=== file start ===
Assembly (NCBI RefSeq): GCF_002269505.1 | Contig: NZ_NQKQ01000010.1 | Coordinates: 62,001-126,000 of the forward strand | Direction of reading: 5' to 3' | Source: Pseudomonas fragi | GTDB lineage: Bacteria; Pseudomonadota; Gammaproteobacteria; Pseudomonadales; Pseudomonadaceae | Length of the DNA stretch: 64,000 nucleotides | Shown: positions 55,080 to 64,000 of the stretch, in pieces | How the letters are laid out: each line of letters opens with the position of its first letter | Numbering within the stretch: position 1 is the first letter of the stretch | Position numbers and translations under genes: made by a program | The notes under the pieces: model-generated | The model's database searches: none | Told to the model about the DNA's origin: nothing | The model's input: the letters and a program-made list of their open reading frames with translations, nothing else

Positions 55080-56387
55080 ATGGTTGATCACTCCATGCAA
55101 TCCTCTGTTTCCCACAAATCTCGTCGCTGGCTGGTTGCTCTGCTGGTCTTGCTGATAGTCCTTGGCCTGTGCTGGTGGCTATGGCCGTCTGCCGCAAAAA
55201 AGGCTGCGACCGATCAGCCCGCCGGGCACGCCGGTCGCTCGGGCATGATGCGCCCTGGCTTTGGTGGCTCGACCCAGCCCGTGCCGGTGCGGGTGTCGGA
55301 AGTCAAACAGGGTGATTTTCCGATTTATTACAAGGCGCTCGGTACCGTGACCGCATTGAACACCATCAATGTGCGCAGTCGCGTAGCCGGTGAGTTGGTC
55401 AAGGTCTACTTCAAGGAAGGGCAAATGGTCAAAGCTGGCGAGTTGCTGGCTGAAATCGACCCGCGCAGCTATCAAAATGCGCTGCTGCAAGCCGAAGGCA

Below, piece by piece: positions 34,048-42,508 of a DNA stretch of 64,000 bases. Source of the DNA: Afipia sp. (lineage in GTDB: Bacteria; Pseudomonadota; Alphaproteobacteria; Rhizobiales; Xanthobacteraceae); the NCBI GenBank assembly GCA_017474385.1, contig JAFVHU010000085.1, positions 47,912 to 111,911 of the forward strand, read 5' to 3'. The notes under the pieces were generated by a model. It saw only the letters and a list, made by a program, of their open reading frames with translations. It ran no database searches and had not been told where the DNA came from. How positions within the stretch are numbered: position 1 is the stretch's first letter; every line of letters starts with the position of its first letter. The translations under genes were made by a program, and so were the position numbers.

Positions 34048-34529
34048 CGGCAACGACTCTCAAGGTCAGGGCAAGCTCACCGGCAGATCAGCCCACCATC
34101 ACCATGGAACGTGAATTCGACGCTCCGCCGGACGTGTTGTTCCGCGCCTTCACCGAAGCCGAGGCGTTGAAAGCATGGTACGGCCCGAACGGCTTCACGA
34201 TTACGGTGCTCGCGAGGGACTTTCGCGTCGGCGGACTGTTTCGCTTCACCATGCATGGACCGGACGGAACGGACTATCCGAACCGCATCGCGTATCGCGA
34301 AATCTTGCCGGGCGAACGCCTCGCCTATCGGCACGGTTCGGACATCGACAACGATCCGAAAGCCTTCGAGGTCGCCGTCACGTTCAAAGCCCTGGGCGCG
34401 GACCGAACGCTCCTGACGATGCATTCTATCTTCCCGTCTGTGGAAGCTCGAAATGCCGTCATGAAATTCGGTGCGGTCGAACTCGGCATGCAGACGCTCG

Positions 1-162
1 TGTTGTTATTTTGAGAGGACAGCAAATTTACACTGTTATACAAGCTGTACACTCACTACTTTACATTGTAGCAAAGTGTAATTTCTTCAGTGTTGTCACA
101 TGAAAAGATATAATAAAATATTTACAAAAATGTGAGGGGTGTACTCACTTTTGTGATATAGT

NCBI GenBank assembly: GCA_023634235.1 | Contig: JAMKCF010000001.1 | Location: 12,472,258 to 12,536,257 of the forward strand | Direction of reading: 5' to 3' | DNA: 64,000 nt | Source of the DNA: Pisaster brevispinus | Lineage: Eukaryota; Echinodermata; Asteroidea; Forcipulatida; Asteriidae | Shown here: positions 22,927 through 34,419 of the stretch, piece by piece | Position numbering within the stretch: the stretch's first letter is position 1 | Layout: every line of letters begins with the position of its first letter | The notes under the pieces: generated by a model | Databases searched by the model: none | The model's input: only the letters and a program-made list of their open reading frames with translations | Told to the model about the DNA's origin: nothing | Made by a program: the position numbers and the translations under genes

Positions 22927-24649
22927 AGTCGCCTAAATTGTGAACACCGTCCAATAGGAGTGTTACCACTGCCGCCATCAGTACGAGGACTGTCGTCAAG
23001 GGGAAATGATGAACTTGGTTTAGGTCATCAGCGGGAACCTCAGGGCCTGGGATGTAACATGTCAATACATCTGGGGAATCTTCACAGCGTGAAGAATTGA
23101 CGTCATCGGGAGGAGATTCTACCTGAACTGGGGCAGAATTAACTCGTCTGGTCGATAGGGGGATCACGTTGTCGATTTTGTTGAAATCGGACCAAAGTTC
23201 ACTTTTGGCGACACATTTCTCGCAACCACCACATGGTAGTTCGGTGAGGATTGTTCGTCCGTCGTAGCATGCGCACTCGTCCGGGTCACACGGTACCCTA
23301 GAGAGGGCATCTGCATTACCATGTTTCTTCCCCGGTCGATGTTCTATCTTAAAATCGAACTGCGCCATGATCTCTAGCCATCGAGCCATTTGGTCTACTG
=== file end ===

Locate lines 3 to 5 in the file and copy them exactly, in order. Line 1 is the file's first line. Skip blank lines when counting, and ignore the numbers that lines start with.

55080 ATGGTTGATCACTCCATGCAA
55101 TCCTCTGTTTCCCACAAATCTCGTCGCTGGCTGGTTGCTCTGCTGGTCTTGCTGATAGTCCTTGGCCTGTGCTGGTGGCTATGGCCGTCTGCCGCAAAAA
55201 AGGCTGCGACCGATCAGCCCGCCGGGCACGCCGGTCGCTCGGGCATGATGCGCCCTGGCTTTGGTGGCTCGACCCAGCCCGTGCCGGTGCGGGTGTCGGA